Following the death of a 71-year-pedestrian who was hit by a car in May, local police have launched a pedestrian and bicyclist public safety campaign in Reston.
The Fairfax County Police Department’s Reston District station will display information signs at busy intersections and step up enforcement of violations. The campaign began on Monday (June 4) and will continue through the end of the summer.
Changes in traffic patterns and an increase in pedestrian and motor vehicle accidents motivated the police department to launch the campaign, according to Sgt. Aaron Pfeiff.
“Historically the Reston district has seen an increase in pedestrian versus motor vehicle accidents, and with the WOD bike trail running through the district, there are larger numbers of bicyclists,” Pfeiff told Reston Now.
Police will have an increased presence at “problem intersections” and intersections with heavy traffic from vehicles and pedestrians. Pfeiff said the department will also monitor the number of accidents at problem intersections. The police department was not immediately able to identify intersections that will be the top priority.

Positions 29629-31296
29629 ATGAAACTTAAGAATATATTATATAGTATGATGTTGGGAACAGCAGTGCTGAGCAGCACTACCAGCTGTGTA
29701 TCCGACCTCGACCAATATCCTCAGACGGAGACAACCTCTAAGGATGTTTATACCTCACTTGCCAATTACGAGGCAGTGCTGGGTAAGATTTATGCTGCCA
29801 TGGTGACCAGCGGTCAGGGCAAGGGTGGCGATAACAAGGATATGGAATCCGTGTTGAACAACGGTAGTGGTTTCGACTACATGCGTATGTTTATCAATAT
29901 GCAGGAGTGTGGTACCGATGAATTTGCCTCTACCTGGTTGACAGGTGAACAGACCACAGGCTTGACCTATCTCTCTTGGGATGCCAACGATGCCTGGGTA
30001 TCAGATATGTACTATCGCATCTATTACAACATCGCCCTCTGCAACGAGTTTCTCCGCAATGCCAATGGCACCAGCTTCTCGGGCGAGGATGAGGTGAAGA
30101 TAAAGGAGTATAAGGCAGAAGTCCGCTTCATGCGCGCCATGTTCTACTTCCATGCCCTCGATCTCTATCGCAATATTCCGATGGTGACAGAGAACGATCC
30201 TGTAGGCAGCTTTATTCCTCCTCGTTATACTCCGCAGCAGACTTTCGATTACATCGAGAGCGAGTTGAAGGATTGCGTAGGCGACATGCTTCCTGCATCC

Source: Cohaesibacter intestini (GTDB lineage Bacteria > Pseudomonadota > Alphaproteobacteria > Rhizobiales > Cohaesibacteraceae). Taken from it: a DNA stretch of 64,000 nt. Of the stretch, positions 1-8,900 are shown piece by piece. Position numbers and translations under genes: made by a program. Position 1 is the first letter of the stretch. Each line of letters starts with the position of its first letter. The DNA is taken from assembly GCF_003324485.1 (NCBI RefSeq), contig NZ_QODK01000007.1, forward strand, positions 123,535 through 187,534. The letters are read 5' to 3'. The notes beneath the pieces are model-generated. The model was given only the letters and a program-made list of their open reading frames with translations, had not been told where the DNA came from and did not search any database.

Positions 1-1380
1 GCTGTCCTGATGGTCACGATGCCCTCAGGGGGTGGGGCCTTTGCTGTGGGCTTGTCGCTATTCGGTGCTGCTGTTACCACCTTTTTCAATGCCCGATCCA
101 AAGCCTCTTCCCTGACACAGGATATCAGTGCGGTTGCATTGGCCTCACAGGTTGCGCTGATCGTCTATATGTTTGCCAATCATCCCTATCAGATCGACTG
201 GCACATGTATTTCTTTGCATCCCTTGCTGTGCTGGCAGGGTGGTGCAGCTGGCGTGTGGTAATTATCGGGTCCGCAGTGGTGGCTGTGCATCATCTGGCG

On May 21, Glanetta Nunn was crossing at the intersection of Reston Parkway and Bluemont Way when she was hit by a car and killed. The incident remains under investigation.
Photo via FCPD
Chalk on the water — Unleash your creativity this weekend as Lake Anne Plaza’s ground becomes a canvas for amateur and professional artists alike. [Public Art Reston]
Stateside: June 12 — The primary elections in Virginia and Fairfax County are on Tuesday, June 12. All 243 precincts will be open from 6 a.m. to 7 p.m. [Fairfax County Government]
Happening nearby: motorized partitions — “Schools in Fairfax County, Virginia, will be allowed to use motorized panel doors again after a little boy died in a “tragic accident” at his elementary school. Wesley Lipicky was killed on May 18 after he was crushed between a motorized panel and a wall.” [NBC4]
Flickr pool photo by vantagehill